Objective: To review the literature concerning the midwifery concept of being with woman and the related nursing concepts of presence and social support during childbirth.
Data sources: Literature in the English language from 1985 through 2000, using MEDLINE and CINAHL.
Data extraction: Discussion of articles from relevant journals and textbooks were included. Pertinent older sources, which enhanced the understanding of the concepts, were reviewed.
Data synthesis: Being with woman is defined as the provision of emotional, physical, spiritual, and psychological presence/support by the caregiver as desired by the laboring woman. Ample evidence exists for including being with woman as a central concept of the model of care for women in labor. The qualitative review indicates that women value and desire the attributes of the concept during childbirth. The qualitative and quantitative literature demonstrate beneficial physiological and psychological outcomes for women who experience being with woman.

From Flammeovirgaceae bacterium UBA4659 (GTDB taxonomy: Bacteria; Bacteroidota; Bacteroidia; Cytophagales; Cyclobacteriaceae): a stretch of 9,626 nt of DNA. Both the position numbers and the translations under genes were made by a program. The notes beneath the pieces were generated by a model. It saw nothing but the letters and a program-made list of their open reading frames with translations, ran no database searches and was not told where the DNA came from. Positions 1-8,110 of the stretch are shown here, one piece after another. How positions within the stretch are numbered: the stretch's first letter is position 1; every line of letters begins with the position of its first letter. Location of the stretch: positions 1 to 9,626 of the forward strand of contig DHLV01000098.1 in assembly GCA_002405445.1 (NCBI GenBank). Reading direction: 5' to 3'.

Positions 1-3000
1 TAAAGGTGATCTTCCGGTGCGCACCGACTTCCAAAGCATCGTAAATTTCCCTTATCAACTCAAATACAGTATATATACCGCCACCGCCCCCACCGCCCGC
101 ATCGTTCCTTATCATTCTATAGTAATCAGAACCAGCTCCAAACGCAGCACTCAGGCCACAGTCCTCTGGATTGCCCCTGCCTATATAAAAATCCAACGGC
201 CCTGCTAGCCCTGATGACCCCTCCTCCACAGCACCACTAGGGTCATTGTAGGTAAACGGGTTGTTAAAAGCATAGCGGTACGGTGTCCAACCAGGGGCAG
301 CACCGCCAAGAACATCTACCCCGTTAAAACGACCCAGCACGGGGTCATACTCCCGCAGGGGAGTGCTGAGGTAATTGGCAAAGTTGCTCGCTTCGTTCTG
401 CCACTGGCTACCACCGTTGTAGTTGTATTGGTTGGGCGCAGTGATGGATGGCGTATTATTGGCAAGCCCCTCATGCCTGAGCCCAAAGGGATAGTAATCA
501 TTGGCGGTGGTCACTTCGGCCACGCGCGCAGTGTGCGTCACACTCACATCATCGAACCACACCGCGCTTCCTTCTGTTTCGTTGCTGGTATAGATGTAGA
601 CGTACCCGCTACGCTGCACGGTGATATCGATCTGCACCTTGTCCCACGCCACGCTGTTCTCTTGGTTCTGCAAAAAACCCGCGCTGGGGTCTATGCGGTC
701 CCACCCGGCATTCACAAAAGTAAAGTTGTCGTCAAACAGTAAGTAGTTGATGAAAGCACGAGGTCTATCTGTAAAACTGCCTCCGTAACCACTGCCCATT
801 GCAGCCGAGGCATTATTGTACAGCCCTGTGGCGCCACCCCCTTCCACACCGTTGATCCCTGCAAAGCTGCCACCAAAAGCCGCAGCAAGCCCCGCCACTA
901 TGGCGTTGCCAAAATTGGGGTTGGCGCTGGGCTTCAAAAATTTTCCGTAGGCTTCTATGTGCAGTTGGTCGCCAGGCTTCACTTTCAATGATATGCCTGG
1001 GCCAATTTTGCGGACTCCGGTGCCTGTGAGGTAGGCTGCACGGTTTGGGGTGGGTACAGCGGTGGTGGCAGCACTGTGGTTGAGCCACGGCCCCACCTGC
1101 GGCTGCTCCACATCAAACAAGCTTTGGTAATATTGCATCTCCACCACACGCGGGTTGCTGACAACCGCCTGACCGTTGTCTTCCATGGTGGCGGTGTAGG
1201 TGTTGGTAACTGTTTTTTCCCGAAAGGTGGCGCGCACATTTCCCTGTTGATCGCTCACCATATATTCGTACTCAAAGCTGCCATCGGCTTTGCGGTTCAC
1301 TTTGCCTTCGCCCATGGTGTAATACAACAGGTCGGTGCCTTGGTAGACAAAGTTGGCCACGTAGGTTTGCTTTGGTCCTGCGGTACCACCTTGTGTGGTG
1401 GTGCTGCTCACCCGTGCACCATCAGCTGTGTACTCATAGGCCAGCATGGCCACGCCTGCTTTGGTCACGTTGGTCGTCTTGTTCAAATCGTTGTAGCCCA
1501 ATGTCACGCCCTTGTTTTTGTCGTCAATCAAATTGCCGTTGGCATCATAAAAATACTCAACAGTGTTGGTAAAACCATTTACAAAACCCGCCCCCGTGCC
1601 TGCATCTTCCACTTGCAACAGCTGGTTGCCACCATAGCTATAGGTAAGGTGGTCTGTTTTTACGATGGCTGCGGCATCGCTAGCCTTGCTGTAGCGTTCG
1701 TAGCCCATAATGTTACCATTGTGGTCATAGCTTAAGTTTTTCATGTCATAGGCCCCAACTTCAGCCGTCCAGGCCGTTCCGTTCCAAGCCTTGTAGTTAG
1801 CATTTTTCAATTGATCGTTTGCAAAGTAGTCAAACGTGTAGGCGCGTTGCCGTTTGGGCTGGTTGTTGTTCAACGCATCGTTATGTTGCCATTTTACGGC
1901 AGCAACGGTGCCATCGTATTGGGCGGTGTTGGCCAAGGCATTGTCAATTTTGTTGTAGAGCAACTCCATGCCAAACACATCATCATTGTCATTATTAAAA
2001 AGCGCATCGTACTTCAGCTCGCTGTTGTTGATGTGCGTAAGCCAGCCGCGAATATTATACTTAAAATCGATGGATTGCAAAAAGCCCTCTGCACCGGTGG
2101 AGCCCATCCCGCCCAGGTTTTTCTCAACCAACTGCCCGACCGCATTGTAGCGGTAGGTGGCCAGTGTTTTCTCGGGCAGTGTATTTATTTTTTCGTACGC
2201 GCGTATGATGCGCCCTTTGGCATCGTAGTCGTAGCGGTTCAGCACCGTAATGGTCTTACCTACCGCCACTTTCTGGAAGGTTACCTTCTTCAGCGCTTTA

Conclusions: Obstetric units would be wise to incorporate the being with woman model of care as routine policy for the care of laboring women by midwives and nurses. Being with woman provides psychological and physiological benefits for women, client satisfaction, and potential cost savings.